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|Case Number:||Criminal Appeal 1 of 2015|
|Parties:||Ibrahim Abdi Boru v Republic|
|Date Delivered:||09 Mar 2016|
|Court:||High Court at Marsabit|
|Judge(s):||Kiarie Waweru Kiarie|
|Citation:||Ibrahim Abdi Boru v Republic  eKLR|
|Case Outcome:||Application allowed|
|Disclaimer:||The information contained in the above segment is not part of the judicial opinion delivered by the Court. The metadata has been prepared by Kenya Law as a guide in understanding the subject of the judicial opinion. Kenya Law makes no warranties as to the comprehensiveness or accuracy of the information|
REPUBLIC OF KENYA
IN THE HIGH COURT OF KENYA AT MARSABIT
CRIMINAL APPEAL NO. 1 OF 2015
IBRAHIM ABDI BORU.................APPELLANT
(From the original conviction and sentence in Criminal Case No.272 of 2014 of the Senior Resident Magistrate’s Court at Moyale by Hon. Gathogo Sogomo – Senior Resident Magistrate)
The appellant, IBRAHIM ABDI BORU, was Charged with an Offence of attempted defilement contrary to section 9(1) (2) (sic) of the Sexual Offences Act of 2006.He was alternatively charged with an offence of committing an indecent act with a child contrary to section 11(1) of the sexual Offences Act,2006.
The particulars of the offence were that on 27th September 2014 at Walda location of Sololo sub county within Marsabit County, the appellant willfully and unlawfully attempted to cause his penis to penetrate into the vagina of B.Y.G, a child aged six years. Alternatively, he did an indecent act by willfully and unlawfully causing his penis to come into contact with the vagina of B.Y.G, a girl aged six years.
The appellant was found guilty of the offence in the substantive charge and sentenced to life imprisonment. He now appeals against both conviction and sentence.
The appellant was unrepresented. From his listed ten grounds of appeal, am able to distill the following grounds:
1. That the learned magistrate erred in law and in fact in convicting the appellant without adequate evidence on record.
2. That the learned magistrate erred in law and in fact by failing to appreciate that PW1 and PW2 were relatives and would therefore frame the appellant falsely.
The state opposed the appeal through Mr. Mwangangi, the learned counsel.
Briefly the facts of this case are as follows:
When B.Y.G, PW1 was looking for a younger sibling, she met with the appellant whom she knew by the name T. She described him as a man who plays a guitar and they follow after him. On this day he did not have a guitar. He held her and took her under a bridge where he defiled her.
In his defence the appellant contended that he was implicated because of jealousy.
I have noted that when Hon. Gathogo Sogomo took over the trial from Hon. Vincent Adet who had been transferred he did not comply with the requirements of section 200 of the Criminal procedure code.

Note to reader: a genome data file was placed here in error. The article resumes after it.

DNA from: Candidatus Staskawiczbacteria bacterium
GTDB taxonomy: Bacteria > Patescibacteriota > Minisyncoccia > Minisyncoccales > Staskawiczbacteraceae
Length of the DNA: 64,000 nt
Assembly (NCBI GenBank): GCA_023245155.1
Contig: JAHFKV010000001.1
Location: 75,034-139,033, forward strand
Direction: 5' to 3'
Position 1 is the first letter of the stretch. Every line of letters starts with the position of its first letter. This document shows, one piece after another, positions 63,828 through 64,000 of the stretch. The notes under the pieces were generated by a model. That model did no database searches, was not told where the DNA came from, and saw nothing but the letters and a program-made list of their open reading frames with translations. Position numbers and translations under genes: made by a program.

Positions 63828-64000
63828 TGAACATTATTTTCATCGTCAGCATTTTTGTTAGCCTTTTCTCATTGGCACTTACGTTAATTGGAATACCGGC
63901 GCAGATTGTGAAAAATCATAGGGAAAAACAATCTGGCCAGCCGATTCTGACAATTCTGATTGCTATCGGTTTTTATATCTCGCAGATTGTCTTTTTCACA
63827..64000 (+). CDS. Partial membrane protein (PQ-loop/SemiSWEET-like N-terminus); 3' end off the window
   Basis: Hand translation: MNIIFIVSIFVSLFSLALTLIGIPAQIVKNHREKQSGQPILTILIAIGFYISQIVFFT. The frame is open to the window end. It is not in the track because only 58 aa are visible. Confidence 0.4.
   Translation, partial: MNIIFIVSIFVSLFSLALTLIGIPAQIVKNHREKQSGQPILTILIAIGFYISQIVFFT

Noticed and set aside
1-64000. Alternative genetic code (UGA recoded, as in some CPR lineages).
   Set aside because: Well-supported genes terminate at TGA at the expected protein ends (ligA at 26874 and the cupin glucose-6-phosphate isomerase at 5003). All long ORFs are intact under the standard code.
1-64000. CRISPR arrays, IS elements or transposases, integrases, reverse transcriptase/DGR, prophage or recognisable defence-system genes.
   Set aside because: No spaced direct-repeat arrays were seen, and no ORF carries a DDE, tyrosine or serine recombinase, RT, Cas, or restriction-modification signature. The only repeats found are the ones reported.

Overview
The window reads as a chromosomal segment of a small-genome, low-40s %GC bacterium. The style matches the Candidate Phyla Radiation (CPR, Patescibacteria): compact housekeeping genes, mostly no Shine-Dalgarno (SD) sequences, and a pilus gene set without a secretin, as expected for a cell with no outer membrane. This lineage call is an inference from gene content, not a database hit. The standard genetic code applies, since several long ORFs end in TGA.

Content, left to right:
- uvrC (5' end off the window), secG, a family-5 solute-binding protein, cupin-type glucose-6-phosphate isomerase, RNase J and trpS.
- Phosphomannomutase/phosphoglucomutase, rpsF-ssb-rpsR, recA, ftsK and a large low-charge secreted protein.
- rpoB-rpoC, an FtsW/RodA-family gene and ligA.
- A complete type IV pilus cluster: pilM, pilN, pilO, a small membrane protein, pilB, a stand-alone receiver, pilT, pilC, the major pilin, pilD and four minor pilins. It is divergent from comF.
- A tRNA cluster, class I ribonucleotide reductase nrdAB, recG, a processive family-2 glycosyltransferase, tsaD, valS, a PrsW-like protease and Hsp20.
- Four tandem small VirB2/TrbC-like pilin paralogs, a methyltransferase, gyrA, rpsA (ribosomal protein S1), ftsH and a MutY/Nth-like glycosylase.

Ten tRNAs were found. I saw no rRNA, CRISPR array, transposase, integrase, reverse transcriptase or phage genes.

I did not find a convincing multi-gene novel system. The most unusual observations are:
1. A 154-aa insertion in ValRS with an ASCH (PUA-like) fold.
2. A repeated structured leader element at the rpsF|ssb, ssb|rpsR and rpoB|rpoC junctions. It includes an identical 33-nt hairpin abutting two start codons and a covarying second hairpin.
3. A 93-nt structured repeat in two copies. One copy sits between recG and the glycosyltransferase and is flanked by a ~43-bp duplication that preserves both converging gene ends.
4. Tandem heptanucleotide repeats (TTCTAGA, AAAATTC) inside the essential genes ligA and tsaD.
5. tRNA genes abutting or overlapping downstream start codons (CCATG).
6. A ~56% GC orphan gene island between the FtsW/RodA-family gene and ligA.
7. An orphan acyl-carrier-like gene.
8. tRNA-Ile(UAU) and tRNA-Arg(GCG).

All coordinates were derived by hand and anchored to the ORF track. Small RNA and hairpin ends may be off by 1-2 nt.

Section 200 (3) of the Criminal Procedure Code provide as follows:
(3) Where a succeeding magistrate commences the hearing of proceedings and part of the evidence has been recorded by his predecessor, the accused person may demand that any witness be resummoned and reheard the and succeeding magistrate shall inform the accused person of that right.( emphasis mine).
The succeeding magistrate is duty bound to explain to an accused person and record his response. Failure to do so renders the trial a nullity. There are several authorities on this issue. In CRIMINAL APPEAL NO. 21 OF 2013 ( AT NYERI) HENRY KAILUTHA NKARICHIA and another vs. REPUBLIC, the court of appeal observed as follows:
The requirement that the court inform the accused of the right to recall witnesses is plain, admitting to no obscurity. The duty on the court is mandatory and a failure to comply with it wholly vitiates the trial since it goes to the very heart of an accused person’s right to a fair trial. We need do no more than reiterate what we recently stated in DAVID KIMANI NJUGUNA –VS REPUBLIC, NAKURU CRIMINAL APPEAL NO. 294 OF 2010 after a review of several decisions of this Court on the subject;
“All of these decisions declare that the provisions of Section 200 (3) [of the Criminal Procedure Code] are mandatory and a succeeding Judge or Magistrate must inform the accused person directly and personally of his right to recall witnesses. It is a right exercisable by the accused person himself and not through an advocate and a Judge or magistrate complies with it out of statutory duty requiring no application on the part of an accused person. Further, failure to comply by the court always renders the trial a nullity.
The trial of the appellant was therefore rendered a nullity by the failure by the succeeding trial magistrate to comply with the said provision. I will not bother to delve into the merits or otherwise of the grounds he had raised.
The conviction is quashed and the sentence set aside. The appellant's case will be tried afresh at Moyale Court before any other Magistrate other than Hon. Adet and Hon Sogomo. Mention at Moyale Magistrate's Court on 23.3.2016 with a view to fix a hearing date.
DATED at Marsabit this 9th day of March 2016
KIARIE WAWERU KIARIE